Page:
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Jieruo Li

May 9th, 2019

Book Review: China’s Footprints in Southeast Asia edited by Maria Serena I. Diokno, Hsin-Huang Michael Hsiao and Alan H. Yang

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Estimated reading time: 10 minutes

Jieruo Li

May 9th, 2019

Book Review: China’s Footprints in Southeast Asia edited by Maria Serena I. Diokno, Hsin-Huang Michael Hsiao and Alan H. Yang

0 comments | 2 shares

Estimated reading time: 10 minutes

In China’s Footprints in Southeast Asia, editors Maria Serena I. Diokno, Hsin-Huang Michael Hsiao and Alan H. Yang bring together contributors to explore China’s soft power influence in Southeast Asia from three perspectives: culture; political values; and foreign policy. This up-to-date book succeeds in bringing a multidimensional framework to understanding China’s influence in the neighbouring region, writes Jieruo Li.

This book review has been translated into Mandarin by Quek Xiao Tong 郭晓彤 (LN814, teacher Dr Lijing Shi) as part of the LSE Reviews in Translation project, a collaboration between LSE Language Centre and LSE Review of Books. Please scroll down to read this translation or click here.

China’s Footprints in Southeast Asia. Maria Serena I. Diokno, Hsin-Huang Michael Hsiao and Alan H. Yang (eds). National University of Singapore Press. 2018.

China's Footprints in Southeast Asia coverFind this book (affiliate link): amazon-logo

China’s foreign relations have long been a popular topic, especially its interactions with neighbouring countries. This book explores a range of theories and analyses up-to-date data to provide readers with an insightful look into China’s relations with Southeast Asian nations, particularly how China’s soft power influences the region.

In Chapter One, editors Maria Serena I. Diokno, Hsin-Huang Michael Hsiao and Alan H. Yang briefly review four stages of China’s relationship with Southeast Asian countries, and also summarise an overall view of China’s shifting role in the region, starting as an economic player to become an influential soft power. Here, the editors also mention several theories – such as Sinocentrism, the tribute system and others – to provide a brief explanation of the spread of China’s soft power.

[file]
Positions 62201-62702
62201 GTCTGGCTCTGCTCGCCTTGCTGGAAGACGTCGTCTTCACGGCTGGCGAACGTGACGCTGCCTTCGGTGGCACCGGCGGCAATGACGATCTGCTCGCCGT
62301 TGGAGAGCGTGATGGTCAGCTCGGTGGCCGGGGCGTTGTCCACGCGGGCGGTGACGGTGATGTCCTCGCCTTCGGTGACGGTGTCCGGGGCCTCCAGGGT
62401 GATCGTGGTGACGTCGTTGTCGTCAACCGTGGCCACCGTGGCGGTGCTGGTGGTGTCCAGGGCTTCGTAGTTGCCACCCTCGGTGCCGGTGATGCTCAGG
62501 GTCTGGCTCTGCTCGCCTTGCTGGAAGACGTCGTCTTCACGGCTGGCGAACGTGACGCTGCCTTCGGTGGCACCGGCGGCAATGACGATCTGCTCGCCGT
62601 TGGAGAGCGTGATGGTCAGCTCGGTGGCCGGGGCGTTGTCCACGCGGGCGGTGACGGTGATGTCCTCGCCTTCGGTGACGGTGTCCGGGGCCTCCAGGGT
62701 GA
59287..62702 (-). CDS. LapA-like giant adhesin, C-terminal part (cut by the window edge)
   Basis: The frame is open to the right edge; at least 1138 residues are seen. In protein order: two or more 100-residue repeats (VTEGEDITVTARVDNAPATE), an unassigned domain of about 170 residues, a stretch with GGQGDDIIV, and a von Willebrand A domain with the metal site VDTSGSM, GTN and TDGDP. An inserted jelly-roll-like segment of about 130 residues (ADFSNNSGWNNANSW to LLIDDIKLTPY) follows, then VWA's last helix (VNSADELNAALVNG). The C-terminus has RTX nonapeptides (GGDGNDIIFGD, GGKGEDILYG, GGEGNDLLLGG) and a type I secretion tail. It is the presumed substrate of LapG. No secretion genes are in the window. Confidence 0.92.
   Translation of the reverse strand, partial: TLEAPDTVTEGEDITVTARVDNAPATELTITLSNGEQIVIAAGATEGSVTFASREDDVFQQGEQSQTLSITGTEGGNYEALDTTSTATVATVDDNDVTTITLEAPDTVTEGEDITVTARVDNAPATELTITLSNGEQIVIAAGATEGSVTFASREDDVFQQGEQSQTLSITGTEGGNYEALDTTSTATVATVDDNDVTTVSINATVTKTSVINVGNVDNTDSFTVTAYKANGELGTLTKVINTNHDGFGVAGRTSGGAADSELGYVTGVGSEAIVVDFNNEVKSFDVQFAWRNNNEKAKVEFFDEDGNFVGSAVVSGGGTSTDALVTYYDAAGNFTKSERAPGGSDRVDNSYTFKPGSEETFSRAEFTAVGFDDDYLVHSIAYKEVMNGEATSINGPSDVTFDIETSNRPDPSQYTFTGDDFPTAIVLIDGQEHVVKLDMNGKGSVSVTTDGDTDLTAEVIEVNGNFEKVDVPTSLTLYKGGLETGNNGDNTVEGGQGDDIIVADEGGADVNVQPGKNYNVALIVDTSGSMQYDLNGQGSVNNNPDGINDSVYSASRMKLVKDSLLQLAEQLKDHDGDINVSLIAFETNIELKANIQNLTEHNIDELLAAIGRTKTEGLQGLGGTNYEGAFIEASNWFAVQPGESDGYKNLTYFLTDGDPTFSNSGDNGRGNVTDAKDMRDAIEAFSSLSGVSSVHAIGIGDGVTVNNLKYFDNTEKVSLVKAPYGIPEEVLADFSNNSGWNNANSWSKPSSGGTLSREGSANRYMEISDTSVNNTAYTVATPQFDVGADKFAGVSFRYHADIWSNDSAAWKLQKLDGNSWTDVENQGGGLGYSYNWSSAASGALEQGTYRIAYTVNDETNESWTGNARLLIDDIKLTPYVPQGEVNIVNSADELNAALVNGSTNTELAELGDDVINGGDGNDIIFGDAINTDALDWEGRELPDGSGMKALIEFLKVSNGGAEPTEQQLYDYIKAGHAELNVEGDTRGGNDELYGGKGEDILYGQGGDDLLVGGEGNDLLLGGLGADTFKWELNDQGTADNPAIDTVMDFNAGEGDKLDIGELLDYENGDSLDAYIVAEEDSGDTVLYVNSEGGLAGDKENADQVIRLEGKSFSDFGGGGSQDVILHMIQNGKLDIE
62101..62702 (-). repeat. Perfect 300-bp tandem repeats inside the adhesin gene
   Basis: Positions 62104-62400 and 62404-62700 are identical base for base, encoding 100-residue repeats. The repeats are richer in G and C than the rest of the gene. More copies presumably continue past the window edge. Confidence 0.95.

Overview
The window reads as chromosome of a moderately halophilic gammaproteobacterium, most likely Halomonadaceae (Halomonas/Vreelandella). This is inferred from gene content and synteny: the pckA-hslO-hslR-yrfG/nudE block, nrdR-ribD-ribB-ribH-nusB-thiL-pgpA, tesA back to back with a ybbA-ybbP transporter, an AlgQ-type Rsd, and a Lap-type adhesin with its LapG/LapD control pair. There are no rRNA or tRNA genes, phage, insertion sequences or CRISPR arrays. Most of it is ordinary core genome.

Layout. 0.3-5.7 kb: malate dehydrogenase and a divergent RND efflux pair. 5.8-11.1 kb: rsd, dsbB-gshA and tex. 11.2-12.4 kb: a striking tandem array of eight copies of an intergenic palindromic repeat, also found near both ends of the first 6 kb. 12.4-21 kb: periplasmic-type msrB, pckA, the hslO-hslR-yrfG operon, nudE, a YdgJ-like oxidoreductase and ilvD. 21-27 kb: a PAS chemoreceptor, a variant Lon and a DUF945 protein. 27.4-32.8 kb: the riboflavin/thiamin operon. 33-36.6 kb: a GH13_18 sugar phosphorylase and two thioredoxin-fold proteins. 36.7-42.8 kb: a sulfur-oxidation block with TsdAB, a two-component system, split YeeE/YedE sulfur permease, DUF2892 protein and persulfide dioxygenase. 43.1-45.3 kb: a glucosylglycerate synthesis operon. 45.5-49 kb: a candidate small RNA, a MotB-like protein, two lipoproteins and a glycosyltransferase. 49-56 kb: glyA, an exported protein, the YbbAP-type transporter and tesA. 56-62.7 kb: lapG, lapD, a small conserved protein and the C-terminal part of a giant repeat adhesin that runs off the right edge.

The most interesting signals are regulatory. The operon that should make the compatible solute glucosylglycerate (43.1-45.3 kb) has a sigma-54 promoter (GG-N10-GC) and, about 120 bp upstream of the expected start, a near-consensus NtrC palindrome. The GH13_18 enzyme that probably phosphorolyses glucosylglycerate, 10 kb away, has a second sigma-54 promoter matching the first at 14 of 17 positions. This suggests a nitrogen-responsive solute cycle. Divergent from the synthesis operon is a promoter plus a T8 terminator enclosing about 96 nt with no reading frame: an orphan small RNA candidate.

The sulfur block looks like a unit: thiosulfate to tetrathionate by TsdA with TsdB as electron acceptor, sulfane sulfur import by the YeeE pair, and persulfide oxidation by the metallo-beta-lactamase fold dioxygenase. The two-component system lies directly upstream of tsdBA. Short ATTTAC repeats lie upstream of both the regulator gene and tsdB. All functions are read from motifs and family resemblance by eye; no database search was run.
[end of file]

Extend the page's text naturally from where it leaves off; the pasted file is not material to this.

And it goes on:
In Chapter Two, Teng-chi Chang identifies the intangible factors, such as political value and leaders’ perceptions, that have contributed to China’s foreign policy and explains the changing regional engagement policy from the Deng Xiaoping period to the Xi Jinping administration. China under Deng’s leadership was ‘hiding its power’ and gradually shifted to ‘peaceful rising’. However, it has taken a harsher attitude after President Barack Obama announced a ‘pivot to Asia’, because China believes the US is intentionally countering its rising. Since late 2012, when Xi took office, China has developed a plan to achieve the ‘Chinese dream’, which can be understood as a tool to apply its discursive power. Chang points to both the internal and external factors which have affected China’s foreign policy dynamics; however, he does not fully explore relations with Southeast Asia. Moreover, China has shown its assertiveness since the mid-1990s, which was far earlier than Obama’s policy, so there are other factors that might need to be taken into consideration.